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The Skeptic's Corner
Although I now identify myself as a Lightworker, my understanding of what I call the larger reality, is based on methods I learned and practiced as a scientist. The "map the territory" of this larger reality that I have developed using this approach includes many features that were completely outside the frame of reference I held most of my life. Consequently, I am very aware how much of a stretch the contents of much, if not most, of this website present for the skeptically inclined. When I began this project I had a skeptical audience uppermost in my mind. It turned out that many who found out about my work didn't need convincing that a Great Shift is happening, but welcomed the positive perspective I have developed despite my own long-held belief, based on a lifetime's work as an environmental scientist, that a catastrophic dying of humans was inevitable.
This website is designed primarily for those who feel ready to more actively participate in the Great Shift. Nevertheless, I value and respect the skeptic's perspective, and invite those who have delved far enough into this website to reach this page to judge for yourself the methods I have developed, and the conclusions that I have drawn. You might find some of the geophysical data I present in No Catastrophic Earth Changes of interest. For those who are interested, I give more detail below about my own technical qualifications. Back to Top
Russell Boulding's Technical Qualifications: I majored in geology at Antioch College and by the time I graduated in 1970, thanks to its work-study program, I had explored for uranium in Colorado, done laboratory work at the Geophysics Department at MIT, worked in a gold mine in north-central Ontario, mapped soils in the deserts of Arizona, and mapped geology around the Maya ruins of Tikal in northern Guatemala. In 1973, after a year-and-a-half "grand geological tour" of Europe and Africa, I helped set up the Environmental Defense Fund's Denver Office. In 1975 I received a Master's degree in Water Resources Management with a minor in Soil Science from the University of Wisconsin/Madison, and from 1977 to 2003 I worked as a free-lance environmental consultant. During that time my clients included many national and local environmental organizations (such as the National Wildlife Federation, Sierra Club, and Hoosier Environmental Council), and a variety of government agencies, including the U.S. Environmental Protection Agency, the National Academy of Sciences, the U.S. Office of Technology Assessment, and the U.S. Department of Energy's Argonne and Sandia National Laboratories. From 1993 to 1997 I chaired the American Society for Testing and Material's Section on Site Characterization for Environmental Purposes, and was the principal author of five ASTM standards.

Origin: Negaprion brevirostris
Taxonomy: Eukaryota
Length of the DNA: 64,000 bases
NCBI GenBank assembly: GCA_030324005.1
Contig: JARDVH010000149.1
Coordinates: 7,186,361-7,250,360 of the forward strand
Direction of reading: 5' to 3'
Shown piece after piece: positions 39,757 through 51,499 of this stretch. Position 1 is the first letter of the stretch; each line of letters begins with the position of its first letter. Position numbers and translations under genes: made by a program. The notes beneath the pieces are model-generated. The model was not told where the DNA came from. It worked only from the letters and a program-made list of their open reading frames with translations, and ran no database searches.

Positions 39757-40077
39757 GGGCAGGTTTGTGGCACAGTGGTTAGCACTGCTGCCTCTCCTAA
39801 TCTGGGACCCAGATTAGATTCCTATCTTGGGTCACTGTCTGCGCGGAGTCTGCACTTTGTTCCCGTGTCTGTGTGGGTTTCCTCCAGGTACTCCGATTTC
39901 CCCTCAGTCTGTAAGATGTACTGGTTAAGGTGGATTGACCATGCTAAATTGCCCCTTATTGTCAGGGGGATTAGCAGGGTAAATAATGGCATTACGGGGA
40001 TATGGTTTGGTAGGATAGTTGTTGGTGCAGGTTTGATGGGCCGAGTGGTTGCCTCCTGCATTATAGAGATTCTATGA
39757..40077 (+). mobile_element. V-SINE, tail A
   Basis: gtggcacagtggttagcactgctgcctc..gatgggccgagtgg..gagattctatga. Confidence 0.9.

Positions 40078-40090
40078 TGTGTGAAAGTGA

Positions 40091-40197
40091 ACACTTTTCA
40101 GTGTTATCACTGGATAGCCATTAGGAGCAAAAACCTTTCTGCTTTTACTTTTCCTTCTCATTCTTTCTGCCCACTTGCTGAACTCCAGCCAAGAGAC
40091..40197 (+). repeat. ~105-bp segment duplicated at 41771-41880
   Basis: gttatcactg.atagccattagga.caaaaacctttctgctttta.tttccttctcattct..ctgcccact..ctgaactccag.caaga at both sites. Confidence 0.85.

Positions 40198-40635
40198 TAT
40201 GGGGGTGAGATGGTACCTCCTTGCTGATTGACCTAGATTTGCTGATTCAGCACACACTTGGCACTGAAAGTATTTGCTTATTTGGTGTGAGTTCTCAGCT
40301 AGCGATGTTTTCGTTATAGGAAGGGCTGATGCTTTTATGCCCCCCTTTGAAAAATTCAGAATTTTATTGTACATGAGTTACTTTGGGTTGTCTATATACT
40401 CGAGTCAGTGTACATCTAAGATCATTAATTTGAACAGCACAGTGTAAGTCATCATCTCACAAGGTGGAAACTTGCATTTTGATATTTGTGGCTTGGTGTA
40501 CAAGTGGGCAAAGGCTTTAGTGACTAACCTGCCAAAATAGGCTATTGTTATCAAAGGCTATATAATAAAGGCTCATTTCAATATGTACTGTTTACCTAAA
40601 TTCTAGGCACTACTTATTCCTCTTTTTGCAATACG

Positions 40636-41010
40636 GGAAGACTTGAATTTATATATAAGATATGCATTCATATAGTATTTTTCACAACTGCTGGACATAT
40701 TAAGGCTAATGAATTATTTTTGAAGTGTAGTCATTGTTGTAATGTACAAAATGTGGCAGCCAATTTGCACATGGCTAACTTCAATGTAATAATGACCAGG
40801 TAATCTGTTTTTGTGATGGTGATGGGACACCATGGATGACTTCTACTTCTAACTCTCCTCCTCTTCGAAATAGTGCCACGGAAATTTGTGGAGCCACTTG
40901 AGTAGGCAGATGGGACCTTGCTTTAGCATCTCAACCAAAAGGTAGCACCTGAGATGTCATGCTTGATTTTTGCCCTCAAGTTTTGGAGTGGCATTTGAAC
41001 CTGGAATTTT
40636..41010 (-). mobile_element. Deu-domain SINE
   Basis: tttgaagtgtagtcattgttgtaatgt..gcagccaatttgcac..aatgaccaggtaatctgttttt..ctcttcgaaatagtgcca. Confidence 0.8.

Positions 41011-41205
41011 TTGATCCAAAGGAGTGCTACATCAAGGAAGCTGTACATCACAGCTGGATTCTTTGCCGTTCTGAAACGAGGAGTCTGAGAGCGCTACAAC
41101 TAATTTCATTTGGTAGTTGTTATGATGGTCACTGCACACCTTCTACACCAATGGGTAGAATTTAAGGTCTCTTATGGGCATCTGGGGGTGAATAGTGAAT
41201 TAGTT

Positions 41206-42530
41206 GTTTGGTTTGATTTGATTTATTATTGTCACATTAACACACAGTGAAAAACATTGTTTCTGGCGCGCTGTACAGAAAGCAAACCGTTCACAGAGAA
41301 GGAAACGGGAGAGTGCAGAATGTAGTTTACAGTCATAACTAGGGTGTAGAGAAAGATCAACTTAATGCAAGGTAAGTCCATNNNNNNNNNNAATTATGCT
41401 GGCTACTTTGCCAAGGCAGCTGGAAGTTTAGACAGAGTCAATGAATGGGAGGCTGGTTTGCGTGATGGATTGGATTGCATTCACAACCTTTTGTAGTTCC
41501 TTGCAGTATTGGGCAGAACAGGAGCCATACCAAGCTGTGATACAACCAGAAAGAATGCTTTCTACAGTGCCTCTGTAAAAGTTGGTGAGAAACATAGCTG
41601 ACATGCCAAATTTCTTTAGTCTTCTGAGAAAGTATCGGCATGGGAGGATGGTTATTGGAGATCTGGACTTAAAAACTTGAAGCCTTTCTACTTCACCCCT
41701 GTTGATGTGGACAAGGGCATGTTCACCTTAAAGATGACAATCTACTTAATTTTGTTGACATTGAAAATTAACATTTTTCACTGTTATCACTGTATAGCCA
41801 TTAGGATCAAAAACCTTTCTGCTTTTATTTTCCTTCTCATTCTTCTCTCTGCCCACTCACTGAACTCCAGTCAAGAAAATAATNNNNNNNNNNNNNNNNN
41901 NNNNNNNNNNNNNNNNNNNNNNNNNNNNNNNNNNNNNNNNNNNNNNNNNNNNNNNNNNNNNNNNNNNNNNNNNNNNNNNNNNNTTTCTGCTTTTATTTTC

I have gone into some detail in describing my professional history to establish my qualifications with skeptically-inclined readers as someone who has spent most of his life grounded in physical reality. The accomplishments for which I take the greatest pride as a scientist include three documents I wrote for the U.S. Environmental Protection Agency which are standards for the field: Subsurface Characterization and Monitoring Techniques (2 Volumes, EPA/264/R-93/003a&b), Use of Airborne, Surface and Borehole Geophysical Techniques at Contaminated Sites (EPA/625/R-92/007), and Description and Sampling of Contaminated Soils: A Field Pocket Guide (EPA/625/12-91/002). My greatest honor was receiving the Ivan A. Johnson Outstanding Achievement Award for significant contributions to ASTM Committee D18 on Soil and Rock in January 2001. Back to Top